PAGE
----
Updated: Jan 5
Our hair, on average, grows six inches ever year. That means, depending on how often you cut it, you have a lot of hair to take care of! My hair has always been thick and straight, but strangely prone to tangling. When I gave up using disposable products, I needed to develop a zero waste hair care routine that would keep my hair happy and the landfill empty.
Shampoo and Conditioner
I absolutely fell in love with shampoo bars once I first started using them. I found that J.R.Liggett's original shampoo bar keeps my hair well tamed and not too greasy. You rub it right on your hair as if it was soap and it suds up quite nicely! I usually then either skip the conditioner altogether or use a conditioner I purchase in bulk at my local health food store by filling up my own container. I tried using coconut oil in my hair as a conditioner but found that my hair was already too greasy for that (but it may work great with dry hair!). That being said, everyone's hair is quite different so if my routine doesn't work for you, you can also test out Lush's Shampoo and Conditioner Bars, Plaine Products refillable containers, or a homemade option like baking soda rinses and apple cider vinegar.
I often go quite a few days between hair washes to conserve water but hate how it makes my hair greasy. To combat the grease, I put in a little bit of dry shampoo in the morning and comb it through. Although you can buy fancy versions that cost a fortune, I prefer to make my own dry shampoo at home with just corn start and cocoa powder. Just add in enough cocoa powder to get a close color match with you hair and sprinkle on. It doesn't take much to make a world of a difference!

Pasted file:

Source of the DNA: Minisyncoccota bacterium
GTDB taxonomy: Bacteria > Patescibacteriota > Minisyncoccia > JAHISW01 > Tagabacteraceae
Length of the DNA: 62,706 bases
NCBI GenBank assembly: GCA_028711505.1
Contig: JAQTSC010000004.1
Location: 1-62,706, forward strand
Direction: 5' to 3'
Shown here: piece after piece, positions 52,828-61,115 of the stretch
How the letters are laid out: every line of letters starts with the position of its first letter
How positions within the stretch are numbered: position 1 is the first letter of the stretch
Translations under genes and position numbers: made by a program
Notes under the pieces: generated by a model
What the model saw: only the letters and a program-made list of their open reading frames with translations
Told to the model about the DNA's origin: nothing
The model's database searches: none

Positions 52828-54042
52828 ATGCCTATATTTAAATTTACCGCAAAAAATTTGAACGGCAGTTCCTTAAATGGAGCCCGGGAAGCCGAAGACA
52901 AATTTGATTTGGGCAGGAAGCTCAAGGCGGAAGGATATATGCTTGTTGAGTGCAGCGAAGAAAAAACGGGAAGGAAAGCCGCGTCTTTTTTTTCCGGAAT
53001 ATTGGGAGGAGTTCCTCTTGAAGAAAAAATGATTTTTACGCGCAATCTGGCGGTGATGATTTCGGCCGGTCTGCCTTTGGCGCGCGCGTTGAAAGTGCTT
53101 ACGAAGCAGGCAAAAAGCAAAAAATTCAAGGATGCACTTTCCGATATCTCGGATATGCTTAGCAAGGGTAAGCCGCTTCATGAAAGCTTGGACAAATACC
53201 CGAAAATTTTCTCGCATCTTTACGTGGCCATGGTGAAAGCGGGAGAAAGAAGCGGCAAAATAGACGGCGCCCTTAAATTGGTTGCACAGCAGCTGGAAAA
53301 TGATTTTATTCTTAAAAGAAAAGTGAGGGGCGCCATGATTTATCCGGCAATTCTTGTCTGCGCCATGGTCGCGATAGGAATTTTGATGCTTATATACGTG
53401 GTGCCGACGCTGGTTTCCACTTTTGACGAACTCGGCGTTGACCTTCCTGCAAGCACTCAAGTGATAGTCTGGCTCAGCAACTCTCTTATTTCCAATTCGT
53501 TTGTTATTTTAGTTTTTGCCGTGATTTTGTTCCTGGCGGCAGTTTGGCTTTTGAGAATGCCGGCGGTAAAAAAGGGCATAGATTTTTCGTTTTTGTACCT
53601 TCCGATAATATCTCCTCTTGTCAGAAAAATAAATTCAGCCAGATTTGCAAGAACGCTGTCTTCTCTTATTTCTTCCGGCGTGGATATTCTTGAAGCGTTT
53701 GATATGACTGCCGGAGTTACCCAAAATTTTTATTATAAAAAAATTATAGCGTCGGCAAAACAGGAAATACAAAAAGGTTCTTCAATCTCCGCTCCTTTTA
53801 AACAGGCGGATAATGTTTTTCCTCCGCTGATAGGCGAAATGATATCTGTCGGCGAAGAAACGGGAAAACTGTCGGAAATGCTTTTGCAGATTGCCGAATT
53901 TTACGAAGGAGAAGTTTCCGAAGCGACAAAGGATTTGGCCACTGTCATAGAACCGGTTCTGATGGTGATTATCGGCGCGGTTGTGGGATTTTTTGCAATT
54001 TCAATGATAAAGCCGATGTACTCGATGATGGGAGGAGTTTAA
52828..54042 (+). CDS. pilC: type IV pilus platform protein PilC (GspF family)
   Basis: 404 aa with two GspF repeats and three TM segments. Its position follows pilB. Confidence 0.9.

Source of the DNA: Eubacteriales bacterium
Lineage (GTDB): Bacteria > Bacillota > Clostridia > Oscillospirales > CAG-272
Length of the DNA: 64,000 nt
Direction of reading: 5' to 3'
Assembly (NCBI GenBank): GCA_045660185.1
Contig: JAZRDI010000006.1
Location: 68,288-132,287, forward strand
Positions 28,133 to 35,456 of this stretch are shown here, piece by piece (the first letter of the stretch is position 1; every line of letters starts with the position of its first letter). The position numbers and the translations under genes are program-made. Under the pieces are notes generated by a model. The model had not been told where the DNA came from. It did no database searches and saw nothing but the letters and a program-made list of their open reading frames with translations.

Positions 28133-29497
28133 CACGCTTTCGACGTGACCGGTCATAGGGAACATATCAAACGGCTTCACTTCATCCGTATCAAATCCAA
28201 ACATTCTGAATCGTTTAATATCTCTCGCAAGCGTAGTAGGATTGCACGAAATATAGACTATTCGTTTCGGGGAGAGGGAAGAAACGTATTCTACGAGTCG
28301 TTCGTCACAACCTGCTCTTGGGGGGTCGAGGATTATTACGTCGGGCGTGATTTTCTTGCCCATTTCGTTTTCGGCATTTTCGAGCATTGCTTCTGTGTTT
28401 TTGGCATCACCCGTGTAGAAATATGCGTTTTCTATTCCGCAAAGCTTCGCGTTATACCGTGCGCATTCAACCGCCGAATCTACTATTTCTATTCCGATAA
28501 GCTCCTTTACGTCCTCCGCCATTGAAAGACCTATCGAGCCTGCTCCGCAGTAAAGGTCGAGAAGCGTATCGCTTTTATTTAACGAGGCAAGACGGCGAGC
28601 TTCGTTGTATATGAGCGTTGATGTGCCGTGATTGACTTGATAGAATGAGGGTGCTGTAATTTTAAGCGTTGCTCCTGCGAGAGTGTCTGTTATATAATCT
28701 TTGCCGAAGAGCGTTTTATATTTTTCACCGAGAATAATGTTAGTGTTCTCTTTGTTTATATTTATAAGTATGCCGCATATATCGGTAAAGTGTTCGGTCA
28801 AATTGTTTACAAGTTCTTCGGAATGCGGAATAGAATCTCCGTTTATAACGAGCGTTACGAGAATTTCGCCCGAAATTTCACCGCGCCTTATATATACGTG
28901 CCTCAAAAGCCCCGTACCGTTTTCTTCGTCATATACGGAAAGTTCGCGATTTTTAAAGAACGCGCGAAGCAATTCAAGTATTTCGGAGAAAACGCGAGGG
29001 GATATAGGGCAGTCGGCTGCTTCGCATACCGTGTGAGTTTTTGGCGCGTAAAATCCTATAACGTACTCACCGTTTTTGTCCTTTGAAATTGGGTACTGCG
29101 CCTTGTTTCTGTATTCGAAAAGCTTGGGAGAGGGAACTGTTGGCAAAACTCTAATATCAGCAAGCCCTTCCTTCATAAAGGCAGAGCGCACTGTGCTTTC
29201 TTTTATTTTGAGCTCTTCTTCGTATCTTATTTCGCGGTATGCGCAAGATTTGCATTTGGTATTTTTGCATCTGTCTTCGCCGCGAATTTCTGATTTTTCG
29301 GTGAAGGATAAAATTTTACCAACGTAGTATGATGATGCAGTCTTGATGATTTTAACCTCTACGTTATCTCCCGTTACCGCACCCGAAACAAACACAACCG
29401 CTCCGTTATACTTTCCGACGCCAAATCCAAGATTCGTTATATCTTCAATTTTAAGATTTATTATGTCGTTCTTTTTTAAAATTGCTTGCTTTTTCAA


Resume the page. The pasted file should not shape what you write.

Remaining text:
Every now and again I need a little help keeping my hair in place. Instead of using an aerosol can of chemical spray, I make my own hairspray at home! The recipe is extremely simple as you only need lemons, water, and vodka to make it (you can read the entire recipe here). And no, I promise you don't walk around smelling like a cocktail. The hairspray recipe can also be adapted by increasing the quantity of lemons (therefore increasing the strength of the hold) or dissolving a little sugar in it (also increasing the strength).
Brushes and Combs
The best way to avoid waste is to use up what you have first which means I'm still using an old plastic comb I've had for years now. But if you're in search of a new comb or brush, make sure you get one that is plastic free. You can get combs that are wood or bamboo that can be completely composted if they break. Hair brushes will often come with a little silicon or rubber in them in order to keep the bristles in place which means they'll be a little trickier to dispose of, but still avoid plastic. You can also stop by your local thrift shop to see if they have any combs that were donated - just don't forget to boil them in hot water to kill off any potential critters left behind.
Hair Ties, Barrettes, and Bands
If you're anything like me, you break hair ties way too frequently. And although collecting them off the ground and sanitizing them is a perfectly good (and cheap) option, sometimes I just crave a set of new hair ties. Thankfully, Kooshoo has created plastic free hair ties that are functional, cute, and eco-friendly! Every since they sent me a free sample a few months ago, I haven't gone almost a single day without putting up my hair.
I personally don't use barrettes or head bands any more but if you do, purchase ones that are made from 100% natural materials. Use cotton head bands instead of elastic or plastic ones. Barrettes can be purchased that are just wood and metal.
It doesn't occur to many to think about what happens to all the hair that is chopped off at salons. Well, shocker, it usually ends up in the trash. Since hair is an organic substance and perfectly capable of breaking down in compost, then consider cutting your hair at home. Collect the hair scraps and simply add them to your compost pile. If you still like going to a salon for your hair cut, check to see if there is a Green Circle Salon near you. Green Circle offers collection of hair clippings, foil, coloring tubes, and other salon waste to be repurposed or disposed of safely. Hair clippings, for example, are used to create booms or mats that are used to soak up oil spills.